|Every week Daily Kos diarists write dozens of environmentally related posts. Many don't get the readership they deserve. Helping improve the odds is the motivation behind the Green Diary Rescue. In the past seven years, there have been 227 of these spotlighting more than 12,723 eco-diaries. Below are categorized links and excerpts to 78 more that appeared in the past seven days. That makes for lots of good reading during the spare moments of your weekend. [Disclaimer: Inclusion of a diary in the rescue does not necessarily indicate my agreement with or endorsement of it.]|
Top Comments: The magic of old growth Redwood forests—by Steveningen: "It is no secret that California is a diverse and beautiful state. The scenery here is as varied as its people and everyone has their favorite place to visit. For some, it's Yosemite National Park, others are drawn to our beaches or the Sierra Nevada mountains. For me, it is California's old growth Redwood forests, particularly those in the Redwood National and State Parks on the North Coast of California. The first time I went, I nearly wept at the awesome beauty around me. The stillness and majesty of these ancient trees never fails to restore my soul. Knowing just how much I love these forests, my friends took me there to heal the weekend after my mother died. I even have instructions in my will to scatter a very small amount of my ashes in one of my favorite groves. That is how much they mean to me."
520 scientists sign statement on Maintaining Humanity’s Life Support Systems in the 21st Century—by Laurence Lewis: "In the one month since it was written, 520 global scientists have signed on to this statement. You can, too. There is more information, including ideas for solutions, at Stanford University's Millenium Alliance for Humanity & the Biosphere website. [Here is the beginning]: Earth is rapidly approaching a tipping point. Human impacts are causing alarming levels of harm to our planet. As scientists who study the interaction of people with the rest of the biosphere using a wide range of approaches, we agree that the evidence that humans are damaging their ecological life-support systems is overwhelming. We further agree that, based on the best scientific information available, human quality of life will suffer substantial degradation by the year 2050 if we continue on our current path."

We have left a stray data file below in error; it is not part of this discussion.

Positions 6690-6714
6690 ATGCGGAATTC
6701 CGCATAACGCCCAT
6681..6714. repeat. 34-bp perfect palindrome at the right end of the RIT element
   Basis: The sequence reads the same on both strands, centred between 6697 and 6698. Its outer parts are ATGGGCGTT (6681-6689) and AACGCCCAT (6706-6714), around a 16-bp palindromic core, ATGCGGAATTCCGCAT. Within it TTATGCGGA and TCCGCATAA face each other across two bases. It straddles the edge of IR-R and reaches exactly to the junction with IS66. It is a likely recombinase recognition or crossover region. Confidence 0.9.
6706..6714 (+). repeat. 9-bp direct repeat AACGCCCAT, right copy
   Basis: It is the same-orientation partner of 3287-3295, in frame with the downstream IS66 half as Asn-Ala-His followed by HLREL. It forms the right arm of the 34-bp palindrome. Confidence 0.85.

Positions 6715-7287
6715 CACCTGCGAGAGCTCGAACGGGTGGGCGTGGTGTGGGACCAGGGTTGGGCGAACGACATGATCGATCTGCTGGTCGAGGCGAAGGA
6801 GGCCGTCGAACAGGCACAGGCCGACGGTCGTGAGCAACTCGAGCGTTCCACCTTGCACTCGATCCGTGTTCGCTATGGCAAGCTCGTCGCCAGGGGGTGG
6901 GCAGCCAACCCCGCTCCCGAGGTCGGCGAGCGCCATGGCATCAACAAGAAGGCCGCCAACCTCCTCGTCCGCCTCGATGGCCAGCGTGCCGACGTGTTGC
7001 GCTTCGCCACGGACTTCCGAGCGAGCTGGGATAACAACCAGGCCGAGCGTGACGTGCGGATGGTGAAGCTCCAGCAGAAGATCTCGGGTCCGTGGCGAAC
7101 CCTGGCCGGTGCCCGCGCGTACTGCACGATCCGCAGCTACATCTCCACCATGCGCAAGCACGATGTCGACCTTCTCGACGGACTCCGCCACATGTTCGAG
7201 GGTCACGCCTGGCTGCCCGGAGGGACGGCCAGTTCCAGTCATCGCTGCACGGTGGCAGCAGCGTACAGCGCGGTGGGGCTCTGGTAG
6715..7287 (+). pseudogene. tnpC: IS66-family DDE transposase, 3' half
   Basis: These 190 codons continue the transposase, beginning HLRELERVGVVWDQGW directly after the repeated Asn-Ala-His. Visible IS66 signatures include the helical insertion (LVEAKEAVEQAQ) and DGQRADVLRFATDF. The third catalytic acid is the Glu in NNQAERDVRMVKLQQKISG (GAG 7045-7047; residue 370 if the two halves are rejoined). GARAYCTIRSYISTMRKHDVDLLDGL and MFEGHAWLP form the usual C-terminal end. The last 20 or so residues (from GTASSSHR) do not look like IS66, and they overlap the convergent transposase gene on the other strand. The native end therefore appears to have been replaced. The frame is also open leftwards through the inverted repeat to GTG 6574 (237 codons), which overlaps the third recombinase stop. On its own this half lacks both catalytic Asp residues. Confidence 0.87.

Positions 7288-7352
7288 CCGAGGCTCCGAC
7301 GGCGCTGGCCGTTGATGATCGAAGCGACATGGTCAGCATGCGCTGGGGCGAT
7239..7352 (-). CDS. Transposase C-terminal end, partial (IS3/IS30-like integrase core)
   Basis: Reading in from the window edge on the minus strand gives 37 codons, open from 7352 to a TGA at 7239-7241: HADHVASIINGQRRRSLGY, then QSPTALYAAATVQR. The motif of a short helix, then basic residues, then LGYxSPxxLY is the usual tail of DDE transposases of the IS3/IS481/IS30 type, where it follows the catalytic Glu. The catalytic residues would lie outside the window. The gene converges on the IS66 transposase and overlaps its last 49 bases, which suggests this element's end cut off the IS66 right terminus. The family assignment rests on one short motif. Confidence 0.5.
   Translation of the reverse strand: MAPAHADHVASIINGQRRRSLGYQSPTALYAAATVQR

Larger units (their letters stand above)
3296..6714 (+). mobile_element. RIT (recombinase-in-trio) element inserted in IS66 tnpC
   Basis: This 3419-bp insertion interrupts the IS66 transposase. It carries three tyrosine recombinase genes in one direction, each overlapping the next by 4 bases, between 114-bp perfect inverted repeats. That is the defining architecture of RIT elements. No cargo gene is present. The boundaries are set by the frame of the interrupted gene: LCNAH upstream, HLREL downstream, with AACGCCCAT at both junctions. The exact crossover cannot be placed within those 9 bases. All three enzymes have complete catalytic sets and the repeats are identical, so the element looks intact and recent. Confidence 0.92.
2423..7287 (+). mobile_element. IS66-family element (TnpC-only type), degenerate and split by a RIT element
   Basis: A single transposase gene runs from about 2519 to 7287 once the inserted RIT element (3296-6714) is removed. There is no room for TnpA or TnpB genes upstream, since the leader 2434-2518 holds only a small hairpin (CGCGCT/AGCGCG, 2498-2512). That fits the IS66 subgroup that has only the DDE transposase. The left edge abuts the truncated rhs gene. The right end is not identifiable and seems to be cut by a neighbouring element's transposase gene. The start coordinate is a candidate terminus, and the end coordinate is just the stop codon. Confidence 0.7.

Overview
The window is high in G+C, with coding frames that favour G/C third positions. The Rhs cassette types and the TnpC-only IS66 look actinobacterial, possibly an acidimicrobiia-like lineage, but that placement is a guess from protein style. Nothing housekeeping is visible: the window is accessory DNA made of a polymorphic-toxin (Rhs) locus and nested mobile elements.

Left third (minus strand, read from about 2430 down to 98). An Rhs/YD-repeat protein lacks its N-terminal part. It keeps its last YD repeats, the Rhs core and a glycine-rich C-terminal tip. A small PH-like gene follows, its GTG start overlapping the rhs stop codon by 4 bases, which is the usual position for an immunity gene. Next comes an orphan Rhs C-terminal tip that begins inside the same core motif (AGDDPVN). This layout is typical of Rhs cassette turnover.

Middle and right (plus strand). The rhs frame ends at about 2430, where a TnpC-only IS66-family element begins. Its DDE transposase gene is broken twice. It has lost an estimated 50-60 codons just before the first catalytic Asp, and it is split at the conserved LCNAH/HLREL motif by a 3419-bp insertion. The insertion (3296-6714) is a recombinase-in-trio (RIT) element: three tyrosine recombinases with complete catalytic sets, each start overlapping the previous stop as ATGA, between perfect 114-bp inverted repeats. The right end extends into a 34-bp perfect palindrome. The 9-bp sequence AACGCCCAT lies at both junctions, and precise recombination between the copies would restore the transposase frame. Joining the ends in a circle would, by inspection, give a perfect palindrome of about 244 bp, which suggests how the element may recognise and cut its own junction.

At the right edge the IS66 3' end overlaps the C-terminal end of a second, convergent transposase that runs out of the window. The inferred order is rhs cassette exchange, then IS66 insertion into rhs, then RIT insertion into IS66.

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Interview with second citizen arrested for demanding fracking meeting with Illinois Governor—by willinois: "A second person in two days has been arrested for demanding that Governor Pat Quinn meet with citizens about proposed fracking legislation. Southern Illinois resident Dayna Conner was arrested for refusing to leave the Capitol building Wednesday after two days of waiting outside Quinn's office with others who want a meeting. [...] I spoke with Dayna earlier Wednesday outside the Governor's office while she waited for a meeting. Here's a short clip of why she felt her arrest was necessary."
A whole lot more links and teasers to green diaries can be found below the fold.
An open thread to kick off a long weekend right.
- Hmmm...the Ohio School Board is considering teaching kids creationism in schools. Daily Kos emerita Kaili Joy Gray:
Um, no. No, wrong, fail, and no. While proponents of creationism like to say that it is simply another “theory” that should be taught side-by-side with evolution, it isn’t. Evolution is an actual theory with actual scientific evidence to support it. Creationism has, um, people who believe stuff, but, like, believe it really really really a lot. While that apparently passes for “science” among, for example, 20 percent of Pennsylvania’s science teachers, actually, it isn’t.
- The Florida teenager who is being prosecuted for having a same-sex relationship with a younger girl is rejecting a harsh plea agreement: